The sport’s goal is simple enough: get your opponent on his or her back. However, the manner in which this is achieved is anything but simple. When the referee’s whistle blows, the room is instantly transformed into a battleground. What ensues is a furious struggle for dominance — each wrestler lunging and scrambling for the advantageous position. All this occurs while in wrestling stance — an excruciating position akin to an intense duck waddle. Double leg takedowns, headlocks and lat drops are just the very tip of the iceberg. There is a seemingly endless stream of moves designed to discombobulate, exhaust and ultimately outwork the opponent.

It is a ballroom dance — one of precision, power and grace. A Pali wrestler likely would vigorously resist comparison to a dancer — yet the two are almost one and the same. Just as a dancer feels their partner’s next step, wrestlers anticipate and react to their opponents’ every movement. From this tension-filled embrace, each relies on split-second intuition and muscle memory to fire and fend off attacks. Far from an isolated collection of lunges, grabs and throws, wrestling constitutes a symphony of muscular coordination and instantaneous decision-making.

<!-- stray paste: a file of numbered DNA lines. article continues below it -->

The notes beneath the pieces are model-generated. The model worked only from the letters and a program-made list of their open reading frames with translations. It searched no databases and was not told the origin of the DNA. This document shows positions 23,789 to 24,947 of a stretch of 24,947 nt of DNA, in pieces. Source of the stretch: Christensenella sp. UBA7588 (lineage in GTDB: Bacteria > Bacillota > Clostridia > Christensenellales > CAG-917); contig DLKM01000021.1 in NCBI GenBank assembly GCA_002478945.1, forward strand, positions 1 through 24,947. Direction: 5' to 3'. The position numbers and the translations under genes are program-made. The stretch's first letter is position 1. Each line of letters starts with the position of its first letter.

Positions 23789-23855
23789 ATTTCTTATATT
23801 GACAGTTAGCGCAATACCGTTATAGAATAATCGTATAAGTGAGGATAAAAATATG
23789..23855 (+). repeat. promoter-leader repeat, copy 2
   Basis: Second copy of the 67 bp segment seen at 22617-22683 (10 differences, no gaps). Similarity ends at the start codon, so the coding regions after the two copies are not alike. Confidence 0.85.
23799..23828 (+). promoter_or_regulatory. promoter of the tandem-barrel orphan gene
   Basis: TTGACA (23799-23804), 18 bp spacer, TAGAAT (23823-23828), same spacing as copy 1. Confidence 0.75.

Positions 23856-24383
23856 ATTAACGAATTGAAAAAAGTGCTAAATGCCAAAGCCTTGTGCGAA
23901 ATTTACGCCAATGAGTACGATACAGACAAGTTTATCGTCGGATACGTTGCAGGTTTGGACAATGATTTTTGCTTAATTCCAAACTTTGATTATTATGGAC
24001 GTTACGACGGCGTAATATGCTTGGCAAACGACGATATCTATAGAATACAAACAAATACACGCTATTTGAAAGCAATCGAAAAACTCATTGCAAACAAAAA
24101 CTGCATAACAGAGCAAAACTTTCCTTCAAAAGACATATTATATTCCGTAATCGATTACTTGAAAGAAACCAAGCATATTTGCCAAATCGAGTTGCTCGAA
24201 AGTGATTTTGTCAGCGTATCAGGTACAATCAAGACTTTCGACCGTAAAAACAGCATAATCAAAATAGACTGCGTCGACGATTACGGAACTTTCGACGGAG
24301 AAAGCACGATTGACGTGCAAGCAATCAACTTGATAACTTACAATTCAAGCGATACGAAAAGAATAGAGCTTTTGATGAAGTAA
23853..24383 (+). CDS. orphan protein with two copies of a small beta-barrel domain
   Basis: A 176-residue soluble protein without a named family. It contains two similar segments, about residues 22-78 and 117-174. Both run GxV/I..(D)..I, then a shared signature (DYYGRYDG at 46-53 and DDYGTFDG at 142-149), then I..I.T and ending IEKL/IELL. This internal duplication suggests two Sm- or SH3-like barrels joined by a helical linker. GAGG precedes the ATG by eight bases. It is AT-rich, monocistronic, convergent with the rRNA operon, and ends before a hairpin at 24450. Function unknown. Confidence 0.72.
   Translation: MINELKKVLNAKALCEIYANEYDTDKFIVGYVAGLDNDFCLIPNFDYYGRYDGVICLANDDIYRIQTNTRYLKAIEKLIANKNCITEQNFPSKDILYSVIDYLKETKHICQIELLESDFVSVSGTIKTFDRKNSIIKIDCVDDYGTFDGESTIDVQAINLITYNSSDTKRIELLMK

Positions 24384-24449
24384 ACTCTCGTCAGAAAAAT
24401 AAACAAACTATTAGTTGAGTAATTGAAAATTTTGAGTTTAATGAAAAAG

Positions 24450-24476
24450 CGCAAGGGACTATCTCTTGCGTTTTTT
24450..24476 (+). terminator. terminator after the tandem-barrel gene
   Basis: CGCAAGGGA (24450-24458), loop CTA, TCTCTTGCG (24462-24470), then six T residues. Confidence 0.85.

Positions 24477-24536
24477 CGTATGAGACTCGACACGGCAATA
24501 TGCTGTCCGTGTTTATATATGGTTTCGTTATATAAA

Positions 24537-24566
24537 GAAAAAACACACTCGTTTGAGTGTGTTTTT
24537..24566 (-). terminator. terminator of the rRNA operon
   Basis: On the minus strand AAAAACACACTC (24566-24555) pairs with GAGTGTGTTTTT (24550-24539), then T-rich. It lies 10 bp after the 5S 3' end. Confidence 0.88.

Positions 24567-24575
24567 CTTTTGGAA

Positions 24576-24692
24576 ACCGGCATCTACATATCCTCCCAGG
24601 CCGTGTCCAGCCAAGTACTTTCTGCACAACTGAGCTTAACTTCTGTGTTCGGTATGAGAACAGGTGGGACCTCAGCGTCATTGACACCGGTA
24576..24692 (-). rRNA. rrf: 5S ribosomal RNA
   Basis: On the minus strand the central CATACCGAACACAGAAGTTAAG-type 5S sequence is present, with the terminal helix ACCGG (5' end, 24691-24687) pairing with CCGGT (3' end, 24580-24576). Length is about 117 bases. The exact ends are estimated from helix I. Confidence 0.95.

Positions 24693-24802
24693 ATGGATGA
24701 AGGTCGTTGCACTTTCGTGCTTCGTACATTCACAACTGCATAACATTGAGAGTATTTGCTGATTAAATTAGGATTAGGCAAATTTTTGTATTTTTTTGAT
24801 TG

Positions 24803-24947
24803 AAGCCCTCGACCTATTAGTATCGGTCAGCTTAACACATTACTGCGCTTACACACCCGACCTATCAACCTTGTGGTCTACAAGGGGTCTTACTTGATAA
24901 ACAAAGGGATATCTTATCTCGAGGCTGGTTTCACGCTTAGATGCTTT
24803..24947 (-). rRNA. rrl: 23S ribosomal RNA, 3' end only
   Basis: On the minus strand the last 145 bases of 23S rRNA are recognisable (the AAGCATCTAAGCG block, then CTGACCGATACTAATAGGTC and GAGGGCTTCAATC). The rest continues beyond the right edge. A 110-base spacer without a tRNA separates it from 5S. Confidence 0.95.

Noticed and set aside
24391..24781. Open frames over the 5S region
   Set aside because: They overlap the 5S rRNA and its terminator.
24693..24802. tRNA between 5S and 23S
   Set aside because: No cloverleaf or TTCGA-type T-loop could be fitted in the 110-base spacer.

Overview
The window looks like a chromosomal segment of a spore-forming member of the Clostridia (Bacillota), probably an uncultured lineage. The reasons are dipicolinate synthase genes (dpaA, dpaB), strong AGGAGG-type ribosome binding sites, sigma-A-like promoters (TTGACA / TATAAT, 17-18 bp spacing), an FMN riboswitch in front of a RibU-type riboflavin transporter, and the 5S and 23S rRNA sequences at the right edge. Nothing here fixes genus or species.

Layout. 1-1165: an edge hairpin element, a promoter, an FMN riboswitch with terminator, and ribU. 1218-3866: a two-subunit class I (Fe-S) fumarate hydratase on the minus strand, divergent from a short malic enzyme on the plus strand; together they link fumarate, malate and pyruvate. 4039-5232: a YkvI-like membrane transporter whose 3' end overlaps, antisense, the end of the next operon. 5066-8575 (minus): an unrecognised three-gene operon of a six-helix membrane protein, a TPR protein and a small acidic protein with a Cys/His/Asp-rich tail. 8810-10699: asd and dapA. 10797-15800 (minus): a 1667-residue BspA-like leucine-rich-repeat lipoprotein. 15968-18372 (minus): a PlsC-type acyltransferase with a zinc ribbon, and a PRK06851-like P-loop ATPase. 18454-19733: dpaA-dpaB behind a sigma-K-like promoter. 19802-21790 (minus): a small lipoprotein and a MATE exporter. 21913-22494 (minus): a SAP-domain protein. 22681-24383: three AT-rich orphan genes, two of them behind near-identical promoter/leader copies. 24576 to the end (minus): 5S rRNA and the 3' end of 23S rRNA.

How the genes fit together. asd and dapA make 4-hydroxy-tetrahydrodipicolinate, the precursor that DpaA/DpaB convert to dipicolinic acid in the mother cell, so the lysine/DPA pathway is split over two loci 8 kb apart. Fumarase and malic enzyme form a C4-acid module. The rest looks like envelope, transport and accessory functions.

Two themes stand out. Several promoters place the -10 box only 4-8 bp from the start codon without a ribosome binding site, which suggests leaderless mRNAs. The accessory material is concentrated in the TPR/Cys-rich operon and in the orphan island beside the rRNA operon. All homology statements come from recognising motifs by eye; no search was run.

In my eyes, this dance is the ultimate liberation from the abstract realities of the classroom. While I wrestle, words, equations and lectures of the day fall forgotten on the sweat-sheened mat. Regrets and frustrations are purged through the pleasant agony of drilling and conditioning. I find myself leaving the room feeling entirely refreshed, despite my comically bedraggled appearance.

When I spill of my unrelenting passion for the sport, I am consistently met with perplexed gazes followed by the usual, “you-go-girl” sentiment. In the eyes of many, my gender and willowy body stands in stark contrast to commonly held views of wrestling. Lanky and awkward, my body seems tailor-made for Jack Skellington cosplay — not a sport centered around raw power and agility. Despite these facts, I find myself completely at home within the blue walls of the wrestling room. In there, I am another sweaty body among the throng. Gender is irrelevant in this communal environment of shared pain in pursuit of self-improvement.